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High Schools | TRACK AND FIELD

Felix Is Fast Changing Ways in Sprints

April 12, 2002|JOHN ORTEGA | TIMES STAFF WRITER

Were it not for an above-average start in the L.A. Invitational indoor track and field meet in February, junior Allyson Felix of North Hills L.A. Baptist High might be running in the girls' 400 meters rather than the 100 and 200 on Saturday night in the Arcadia Invitational at Arcadia High.

Felix won the 100 in the state championships at Hughes Stadium in Sacramento last June and is the defending Arcadia champion in that event and the 200. But she wasn't known for having a quick start.

That and the fact that her long legs make her ideally suited to running the 400 had Felix and L.A. Baptist sprint coach Jonathan Patton contemplating a switch to the one-lap race this season.

"It's not like she has a horrible start," Patton said. "But she's never going to have a great start. She's not that tall, but she has long legs and that will prevent her from getting out of the blocks as quickly as some sprinters."

So when Felix settled into the blocks for the start of the girls' 50 in the L.A. Invitational at the Sports Arena on Feb. 23, she figured she'd have to chase down competitors such as Shalonda Solomon of Long Beach Poly in the final 10 meters of the race to win.

That wasn't necessary.

Felix, whose brother Wes is a freshman sprinter at USC, got off to one of the best starts of her career and ran 6.43 seconds to win easily and move into a four-way tie for sixth on the all-time national performer list.

"That's when it all clicked," said the mild-mannered Felix. "We were thinking about moving up to the 400, but when everything came together in that race, we decided to continue running the 100."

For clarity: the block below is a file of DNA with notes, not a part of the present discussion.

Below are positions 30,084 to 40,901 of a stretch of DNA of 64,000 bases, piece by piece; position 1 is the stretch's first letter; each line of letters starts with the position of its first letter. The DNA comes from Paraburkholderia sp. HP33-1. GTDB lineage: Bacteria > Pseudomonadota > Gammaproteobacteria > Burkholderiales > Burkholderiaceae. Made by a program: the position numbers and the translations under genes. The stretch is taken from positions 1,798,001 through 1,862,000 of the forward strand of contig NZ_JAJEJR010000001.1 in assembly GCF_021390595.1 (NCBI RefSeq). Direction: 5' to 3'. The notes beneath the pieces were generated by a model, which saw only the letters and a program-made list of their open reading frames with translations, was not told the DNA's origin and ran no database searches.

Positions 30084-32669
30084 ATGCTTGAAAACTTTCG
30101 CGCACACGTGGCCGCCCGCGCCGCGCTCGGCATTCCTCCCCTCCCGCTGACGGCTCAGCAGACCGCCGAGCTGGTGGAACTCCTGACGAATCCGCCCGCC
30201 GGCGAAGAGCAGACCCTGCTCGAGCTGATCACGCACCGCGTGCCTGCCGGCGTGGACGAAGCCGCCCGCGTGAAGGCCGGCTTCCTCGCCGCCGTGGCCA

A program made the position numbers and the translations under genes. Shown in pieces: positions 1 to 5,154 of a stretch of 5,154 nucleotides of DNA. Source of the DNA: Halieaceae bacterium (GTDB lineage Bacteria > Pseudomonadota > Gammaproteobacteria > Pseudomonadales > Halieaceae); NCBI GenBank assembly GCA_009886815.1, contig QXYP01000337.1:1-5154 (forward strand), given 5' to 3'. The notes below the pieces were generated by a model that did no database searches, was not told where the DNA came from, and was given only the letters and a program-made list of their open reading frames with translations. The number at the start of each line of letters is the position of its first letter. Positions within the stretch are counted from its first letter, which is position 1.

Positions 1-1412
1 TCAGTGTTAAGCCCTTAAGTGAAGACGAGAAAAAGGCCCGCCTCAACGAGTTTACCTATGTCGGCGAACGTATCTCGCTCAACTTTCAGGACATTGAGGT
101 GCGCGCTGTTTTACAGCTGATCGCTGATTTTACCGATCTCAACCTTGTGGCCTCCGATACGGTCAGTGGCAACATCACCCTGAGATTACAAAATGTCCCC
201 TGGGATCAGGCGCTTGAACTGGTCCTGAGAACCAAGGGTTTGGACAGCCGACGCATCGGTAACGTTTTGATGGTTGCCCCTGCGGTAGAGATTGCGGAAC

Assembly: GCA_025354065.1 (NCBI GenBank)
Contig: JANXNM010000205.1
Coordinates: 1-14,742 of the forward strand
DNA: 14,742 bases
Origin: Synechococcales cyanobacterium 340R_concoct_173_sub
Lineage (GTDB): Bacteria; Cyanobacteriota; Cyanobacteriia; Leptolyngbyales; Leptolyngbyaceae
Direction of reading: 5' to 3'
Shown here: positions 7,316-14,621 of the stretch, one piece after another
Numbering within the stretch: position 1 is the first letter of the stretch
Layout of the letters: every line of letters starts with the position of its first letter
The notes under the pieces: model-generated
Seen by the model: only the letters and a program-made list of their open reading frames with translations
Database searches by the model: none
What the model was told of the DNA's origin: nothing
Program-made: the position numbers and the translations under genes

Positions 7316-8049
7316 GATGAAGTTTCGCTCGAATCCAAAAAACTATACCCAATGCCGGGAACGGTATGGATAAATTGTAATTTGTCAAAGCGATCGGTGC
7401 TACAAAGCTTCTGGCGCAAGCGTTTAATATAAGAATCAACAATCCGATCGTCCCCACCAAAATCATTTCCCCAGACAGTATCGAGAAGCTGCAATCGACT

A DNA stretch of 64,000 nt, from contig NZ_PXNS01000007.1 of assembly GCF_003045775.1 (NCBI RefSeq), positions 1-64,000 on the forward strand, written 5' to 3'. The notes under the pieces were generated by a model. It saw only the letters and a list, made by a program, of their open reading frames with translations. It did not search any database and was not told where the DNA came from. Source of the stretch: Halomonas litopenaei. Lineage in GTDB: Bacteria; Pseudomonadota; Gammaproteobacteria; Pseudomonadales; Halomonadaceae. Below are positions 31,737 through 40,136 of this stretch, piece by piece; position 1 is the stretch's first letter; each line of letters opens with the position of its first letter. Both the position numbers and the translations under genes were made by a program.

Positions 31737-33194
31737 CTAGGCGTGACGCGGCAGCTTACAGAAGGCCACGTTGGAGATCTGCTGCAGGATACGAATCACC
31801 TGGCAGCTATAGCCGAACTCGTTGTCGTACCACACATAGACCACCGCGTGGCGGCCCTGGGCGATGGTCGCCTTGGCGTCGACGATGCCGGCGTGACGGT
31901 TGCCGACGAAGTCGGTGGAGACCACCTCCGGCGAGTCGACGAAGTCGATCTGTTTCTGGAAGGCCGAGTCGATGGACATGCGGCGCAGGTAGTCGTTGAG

It was a wise move.

Felix won the 60 and placed second in the 200 in the National Scholastic Indoor Championships at the Armory Track & Field Center in New York City in early March and posted yearly state-leading outdoor times of 11.56 in the 100 and 23.62 in the 200 in the Pasadena Games at Pasadena City College on March 30.

"All that time she spent in the weight room [since the end of her freshman season] is paying off," Patton said. "Her improved body mechanics and strength are allowing her to start well."

This doesn't mean the 5-foot-7 Felix has forgotten the 400.

She won the event in a career-best 55.01 in the Oakland Relays at UC Berkeley on Saturday and followed that with a scorching 52.9 split in the 1,600 relay.

"I looked at the [open 400] as a good workout," Felix said about her performance that moved her to third on the yearly state list. "The relay felt a whole lot better. There were some teams ahead of me so I was able to go out hard and try to catch them."

Catching people has never been a problem for Felix.

She displayed superb top-end speed while clocking 12.19 in the 100 and 23.90 in the 200 during her first season of competitive track as an L.A. Baptist freshman.

She was even faster last year as her bests of 11.53 in the 100 and 23.31 in the 200 moved her to seventh and ninth, respectively, on the all-time Southern Section lists.

Her victory in the 100 and second-place finish to Angel Perkins of Cerritos Gahr in the 200 at the state championships single-handedly helped L.A. Baptist tie for fifth in the team standings. But running in the semifinals of the women's 200 in the USA Track & Field Championships in Eugene, Ore., in late June and winning the 100 in the World Youth (age 17 and under) championships in Debrecen, Hungary, in mid-July did wonders for her confidence.

"Running in those meets helped make me more well-rounded," Felix said. "Being out there with athletes of that caliber will make it feel a lot more normal the next time it happens. I'll be a lot more comfortable."

Feeling comfortable around Felix isn't difficult.

She has an easy-going, unassuming demeanor and is quick to smile.

"She's a great ambassador for the sport, the school and the [sprints]," Patton said. "She's approachable, she's dignified and she's respectful of others."

Which is pleasing to her father.

"I've never really seen her get excited about things," said Paul Felix, a professor in the New Testament department of The Master's Seminary in Sun Valley. "I know she's pleased when she runs well, but she's not one to throw up her arms or pump her fists."

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